A seemingly normal morning at Waukesha South High School erupted in chaos Monday Dec 2, when a student was shot by a police officer after brandishing a gun in class. The traumatizing incident ended the school day before noon, with no injuries reported besides the student who triggered the incident.
“My heart is with the students, educators and staff of Waukesha South High School and the entire Waukesha community as they mourn and endure the trauma of today’s shooting,” Gov. Tony Evers said in a statement. “I am grateful for our educators and first responders who worked quickly to keep our kids safe and ensure no one else was injured.”
Waukesha Police Chief Russel Jack explained during a press conference that a male student was seen with a gun in school, and was confronted by the school resource officer and local police, who ordered him to drop the gun. The officers had already secured the classroom as scores of other teens were moved to safety, or remained behind locked classroom doors. Students later explained that teachers in other parts of the school also helped lead frightened high schoolers out of danger.
During the confrontation, law enforcement officers ordered the student to drop the gun and show his hands. When the student didn’t comply, a Waukesha Police officer fired, striking the student who then received medical treatment from officers and first responders. The incident also resulted in the lockdown of the nearby Whittier Elementary School.
Shortly before the lockdown was deactivated, the Waukesha police department tweeted: “this is an isolated incident. We are not seeking anybody else. We have no other persons of interest.” According to the department, this particular officer has 11 years of experience with the department. Investigations are still ongoing as to what prompted the student to bring a gun to school and brandish it in class.
Later the same day, Waukesha North High School also went into lockdown and a student was arrested following a report that he brought a gun to school.
State Superintendent of Public Instruction Carolyn Stanford Taylor issued a statement saying, “Ensuring the safety and security of our students and staff is the highest priority. The quick response today by law enforcement and staff at Waukesha South High School protected the school community. As state superintendent, I am committed to working with all our school districts to provide them the resources and supports they need to have safe and supportive environments in all our schools.”
Becky Cooper Clancy, who owns Bounce Milwaukee, was touched by the incident personally. Though she lives in Bay View, two of her children attend STEM Academy at Waukesha South. “I think shootings are front of mind for so many parents these days,” she told Wisconsin Examiner. “So when I get a text in the middle of the school day, there’s a moment while unlocking my phone when it’s like, ‘Is this going to be a nightmare?’”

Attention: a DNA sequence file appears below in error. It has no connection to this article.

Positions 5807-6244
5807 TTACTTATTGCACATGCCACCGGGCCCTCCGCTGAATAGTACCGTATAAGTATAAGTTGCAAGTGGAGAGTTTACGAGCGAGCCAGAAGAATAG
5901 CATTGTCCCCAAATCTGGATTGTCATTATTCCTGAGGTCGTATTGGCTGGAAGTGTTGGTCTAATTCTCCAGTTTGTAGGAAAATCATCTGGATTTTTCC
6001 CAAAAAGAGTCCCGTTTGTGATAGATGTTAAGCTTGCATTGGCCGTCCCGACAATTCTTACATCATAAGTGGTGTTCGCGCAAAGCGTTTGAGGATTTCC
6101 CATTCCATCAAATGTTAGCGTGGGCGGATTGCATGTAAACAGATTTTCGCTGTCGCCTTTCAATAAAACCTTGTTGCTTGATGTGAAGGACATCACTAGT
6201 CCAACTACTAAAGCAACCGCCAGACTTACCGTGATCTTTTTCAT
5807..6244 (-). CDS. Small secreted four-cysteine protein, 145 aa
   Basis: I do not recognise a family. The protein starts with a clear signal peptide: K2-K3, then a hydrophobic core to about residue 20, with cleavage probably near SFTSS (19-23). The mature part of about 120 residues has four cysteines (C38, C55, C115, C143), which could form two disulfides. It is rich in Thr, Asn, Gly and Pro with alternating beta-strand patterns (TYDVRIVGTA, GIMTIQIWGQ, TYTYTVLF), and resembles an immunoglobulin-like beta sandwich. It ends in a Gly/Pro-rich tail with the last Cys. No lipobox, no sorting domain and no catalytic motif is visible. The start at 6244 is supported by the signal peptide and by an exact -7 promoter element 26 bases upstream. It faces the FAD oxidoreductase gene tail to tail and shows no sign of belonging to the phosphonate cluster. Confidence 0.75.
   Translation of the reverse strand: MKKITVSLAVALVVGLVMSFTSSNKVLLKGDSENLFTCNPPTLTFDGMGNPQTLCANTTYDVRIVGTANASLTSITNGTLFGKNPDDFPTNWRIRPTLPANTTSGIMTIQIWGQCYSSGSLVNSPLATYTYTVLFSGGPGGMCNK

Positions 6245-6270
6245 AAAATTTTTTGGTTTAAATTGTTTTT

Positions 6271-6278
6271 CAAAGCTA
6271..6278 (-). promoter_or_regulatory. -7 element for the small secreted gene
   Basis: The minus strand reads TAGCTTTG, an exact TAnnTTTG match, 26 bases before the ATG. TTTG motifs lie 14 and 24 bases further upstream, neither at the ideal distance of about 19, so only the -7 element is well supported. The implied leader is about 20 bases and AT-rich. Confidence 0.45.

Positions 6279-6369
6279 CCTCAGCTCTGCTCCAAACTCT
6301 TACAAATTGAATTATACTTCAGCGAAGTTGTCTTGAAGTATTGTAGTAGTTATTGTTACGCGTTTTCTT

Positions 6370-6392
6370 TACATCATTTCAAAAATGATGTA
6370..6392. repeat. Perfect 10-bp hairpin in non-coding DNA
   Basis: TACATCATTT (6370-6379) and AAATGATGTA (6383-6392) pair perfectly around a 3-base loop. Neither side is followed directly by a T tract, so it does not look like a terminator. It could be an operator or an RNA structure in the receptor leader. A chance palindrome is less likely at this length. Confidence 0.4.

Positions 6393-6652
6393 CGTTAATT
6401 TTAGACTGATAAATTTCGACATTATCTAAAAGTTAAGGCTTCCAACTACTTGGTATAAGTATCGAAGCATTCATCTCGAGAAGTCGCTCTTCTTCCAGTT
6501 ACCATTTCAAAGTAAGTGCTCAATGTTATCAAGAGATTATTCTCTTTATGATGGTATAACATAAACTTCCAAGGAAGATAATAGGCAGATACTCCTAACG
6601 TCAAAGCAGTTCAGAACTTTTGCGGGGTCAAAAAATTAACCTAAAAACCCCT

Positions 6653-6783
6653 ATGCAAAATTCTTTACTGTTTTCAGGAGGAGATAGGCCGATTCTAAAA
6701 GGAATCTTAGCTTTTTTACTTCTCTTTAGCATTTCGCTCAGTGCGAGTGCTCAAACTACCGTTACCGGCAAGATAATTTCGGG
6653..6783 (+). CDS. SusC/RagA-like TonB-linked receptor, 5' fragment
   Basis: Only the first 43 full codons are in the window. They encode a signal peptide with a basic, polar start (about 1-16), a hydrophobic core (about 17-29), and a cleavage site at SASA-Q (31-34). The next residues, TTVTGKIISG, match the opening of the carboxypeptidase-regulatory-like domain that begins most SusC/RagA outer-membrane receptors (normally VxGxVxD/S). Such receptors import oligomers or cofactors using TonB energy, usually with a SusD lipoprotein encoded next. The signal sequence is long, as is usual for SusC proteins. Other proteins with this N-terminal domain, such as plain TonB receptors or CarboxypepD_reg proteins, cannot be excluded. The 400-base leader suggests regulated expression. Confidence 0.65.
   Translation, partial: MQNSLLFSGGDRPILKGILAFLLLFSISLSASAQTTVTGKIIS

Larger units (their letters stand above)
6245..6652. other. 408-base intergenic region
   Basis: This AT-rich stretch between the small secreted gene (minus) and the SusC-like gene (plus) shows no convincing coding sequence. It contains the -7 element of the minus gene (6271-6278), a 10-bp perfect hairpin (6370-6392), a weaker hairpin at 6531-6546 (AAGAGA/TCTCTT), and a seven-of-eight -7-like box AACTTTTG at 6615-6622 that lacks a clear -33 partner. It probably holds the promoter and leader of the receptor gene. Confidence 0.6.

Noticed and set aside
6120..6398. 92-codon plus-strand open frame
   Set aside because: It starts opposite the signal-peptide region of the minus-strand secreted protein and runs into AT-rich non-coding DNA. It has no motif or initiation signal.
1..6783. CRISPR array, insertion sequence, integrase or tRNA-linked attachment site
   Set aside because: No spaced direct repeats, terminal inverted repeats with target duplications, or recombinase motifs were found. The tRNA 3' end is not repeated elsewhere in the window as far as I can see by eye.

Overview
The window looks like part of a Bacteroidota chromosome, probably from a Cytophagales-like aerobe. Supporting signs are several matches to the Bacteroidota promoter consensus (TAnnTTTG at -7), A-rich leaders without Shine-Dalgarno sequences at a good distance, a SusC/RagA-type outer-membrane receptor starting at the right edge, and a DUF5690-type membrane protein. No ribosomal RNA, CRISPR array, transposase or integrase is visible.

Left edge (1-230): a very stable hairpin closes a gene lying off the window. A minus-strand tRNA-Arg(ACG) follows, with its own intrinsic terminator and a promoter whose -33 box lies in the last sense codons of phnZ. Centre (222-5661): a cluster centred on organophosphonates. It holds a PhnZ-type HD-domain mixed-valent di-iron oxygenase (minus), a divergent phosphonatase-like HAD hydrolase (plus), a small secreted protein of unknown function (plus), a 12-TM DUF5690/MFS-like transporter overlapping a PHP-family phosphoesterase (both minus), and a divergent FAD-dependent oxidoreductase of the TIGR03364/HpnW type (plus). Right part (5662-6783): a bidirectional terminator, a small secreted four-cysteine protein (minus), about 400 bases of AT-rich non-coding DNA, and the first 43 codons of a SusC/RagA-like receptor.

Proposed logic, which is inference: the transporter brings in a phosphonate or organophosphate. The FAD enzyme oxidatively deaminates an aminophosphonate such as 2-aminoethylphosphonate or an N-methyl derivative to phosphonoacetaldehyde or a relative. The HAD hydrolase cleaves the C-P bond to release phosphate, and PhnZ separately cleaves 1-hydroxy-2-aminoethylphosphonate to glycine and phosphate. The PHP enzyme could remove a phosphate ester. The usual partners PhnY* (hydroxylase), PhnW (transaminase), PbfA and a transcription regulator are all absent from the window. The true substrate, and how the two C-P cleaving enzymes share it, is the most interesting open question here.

Clancy received a text from her child simply stating, “I’m okay,” though she thought he was talking about having recovered from being sick recently. “At first I thought he was replying to that,” says Clancy, “then he said, ‘No there was a shooter.’ For me there was instant panic. Even after he said the threat was gone, I couldn’t calm down to process.”
“We are continuing to learn more details about the situation this morning,” said Evers. “But what I can say is it’s gut-wrenching that our kids wondered whether this was a drill or it was real—our kids shouldn’t have to fear for their life in our classrooms or at school, and no parent should have to send their kid off to school in the morning worrying about whether or not they’ll come home.”
Attorney General Josh Kaul also issued a statement: “No student should have to go through a day like the one that students at Waukesha South went through today. And no parent should have to go through a day like the one those students’ parents had today.”
Waukesha Alderman for District 12 Aaron Perry also shared his thoughts, calling the incident “the reality of gun violence in a school.” Perry mentions that this exact scenario has weighed heavy on his mind over his last six years in office. “While I’m thankful that no one lost a life, the lives of those involved today will have a memory they’ll never escape. In the coming weeks, months and years I implore us not to fall into a lull of acceptance. Regardless of any political view, we’re all community members.”
Wisconsin recently experienced a frustrating controversy after the GOP refused to hold a special session on gun control called for by Evers. Gun control has become a heavily politicized issue. “I’ve been irate about the GOP’s disgusting refusal to take action on gun laws for years,” says Clancy, “and especially in recent weeks. This cowardice put hundreds of kids at risk and continues to put kids at risk every single day they refuse to act. Was it an isolated incident? Maybe. And every single day there are more ‘isolated incidents’.”
Evers attempted to unite the state after the incident, saying, “Wisconsinites believe in helping each other in times of need, so I know we will come together to do everything we can to support the Waukesha community as they begin to heal. Today is a grim reminder that this can happen anywhere, but I do not accept — nor should we accept — that this is an inevitable reality for our kids, our communities, our state, or our country.”
Correction: An earlier version of this story said that the school resource officer was the one who shot the student. In fact, the gun was fired by an officer from the Waukesha Police Department. The Examiner regrets the error.